A new technique developed at the University of Cambridge allows researchers to identify clusters of proteins on immune cells which are key to fighting off the body’s invaders.
Molecular ‘fingerprint’ for tissue taken from first isotope-enriched mouse has huge potential for scientific breakthroughs, as well as improved medical implants. Earliest research based on data has already revealed that a molecule thought to exist for repairing DNA may also in fact trigger bone formation.
The University of Cambridge announces today that it has signed the Concordat on Openness on Animal Research in the UK, joining over seventy organisations including academia, industry, funders and charities.
New research shows that male jays are able to disengage from their own current desires to feed their female partner food that she wants.
Like other social animals, baboons learn from each other about which foods are best to eat. Now, researchers at Cambridge have found that how well they learn from others depends on their personality, bold or anxious baboons learning more than those who are shy or laid back.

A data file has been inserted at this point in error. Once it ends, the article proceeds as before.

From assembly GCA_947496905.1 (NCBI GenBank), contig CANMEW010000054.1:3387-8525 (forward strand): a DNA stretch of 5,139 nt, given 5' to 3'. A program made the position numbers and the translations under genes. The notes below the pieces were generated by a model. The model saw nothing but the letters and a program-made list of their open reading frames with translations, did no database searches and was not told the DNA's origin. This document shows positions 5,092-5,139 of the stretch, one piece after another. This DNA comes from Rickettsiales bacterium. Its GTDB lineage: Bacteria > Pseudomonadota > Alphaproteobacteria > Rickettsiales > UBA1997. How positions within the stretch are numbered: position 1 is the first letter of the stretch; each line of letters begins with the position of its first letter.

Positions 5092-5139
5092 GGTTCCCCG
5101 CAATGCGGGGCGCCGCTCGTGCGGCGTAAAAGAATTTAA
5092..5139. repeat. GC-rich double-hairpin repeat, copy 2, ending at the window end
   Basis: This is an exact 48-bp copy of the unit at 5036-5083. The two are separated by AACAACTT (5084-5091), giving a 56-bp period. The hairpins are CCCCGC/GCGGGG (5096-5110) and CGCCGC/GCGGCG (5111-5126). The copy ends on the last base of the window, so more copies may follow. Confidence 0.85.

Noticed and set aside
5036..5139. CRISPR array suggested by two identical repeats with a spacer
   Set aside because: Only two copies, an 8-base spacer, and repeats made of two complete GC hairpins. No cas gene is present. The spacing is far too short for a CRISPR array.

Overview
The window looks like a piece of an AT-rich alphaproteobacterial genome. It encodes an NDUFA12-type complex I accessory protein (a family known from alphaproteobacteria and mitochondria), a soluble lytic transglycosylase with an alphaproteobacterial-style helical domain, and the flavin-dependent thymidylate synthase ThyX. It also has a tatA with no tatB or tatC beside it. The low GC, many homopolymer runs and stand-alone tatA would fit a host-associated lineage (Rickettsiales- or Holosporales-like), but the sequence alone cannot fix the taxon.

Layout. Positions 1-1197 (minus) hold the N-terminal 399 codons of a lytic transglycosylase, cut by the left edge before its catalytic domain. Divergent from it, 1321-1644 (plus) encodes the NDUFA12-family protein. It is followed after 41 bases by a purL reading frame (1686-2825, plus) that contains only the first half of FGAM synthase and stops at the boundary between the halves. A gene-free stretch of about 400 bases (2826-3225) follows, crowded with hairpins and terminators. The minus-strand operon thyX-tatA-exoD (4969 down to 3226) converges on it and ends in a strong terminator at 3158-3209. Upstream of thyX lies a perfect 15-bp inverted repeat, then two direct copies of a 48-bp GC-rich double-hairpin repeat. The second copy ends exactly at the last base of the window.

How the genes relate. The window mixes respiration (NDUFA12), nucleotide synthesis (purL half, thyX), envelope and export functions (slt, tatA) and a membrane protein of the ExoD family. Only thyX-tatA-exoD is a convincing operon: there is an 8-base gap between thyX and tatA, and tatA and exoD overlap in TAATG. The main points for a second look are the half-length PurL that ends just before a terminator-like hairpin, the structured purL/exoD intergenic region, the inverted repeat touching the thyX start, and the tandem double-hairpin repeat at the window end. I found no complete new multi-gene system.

Cambridge research that has for the first time successfully grown “mini-livers” from adult mouse stem cells has won the UK’s international prize for the scientific and technological advance with the most potential to replace, reduce or refine the use of animals in science (the 3Rs).
Cambridge research that created liver cells from stem cells has today been recognised with a national prize by the National Centre for the Replacement, Refinement and Reduction of Animals in Research (NC3Rs).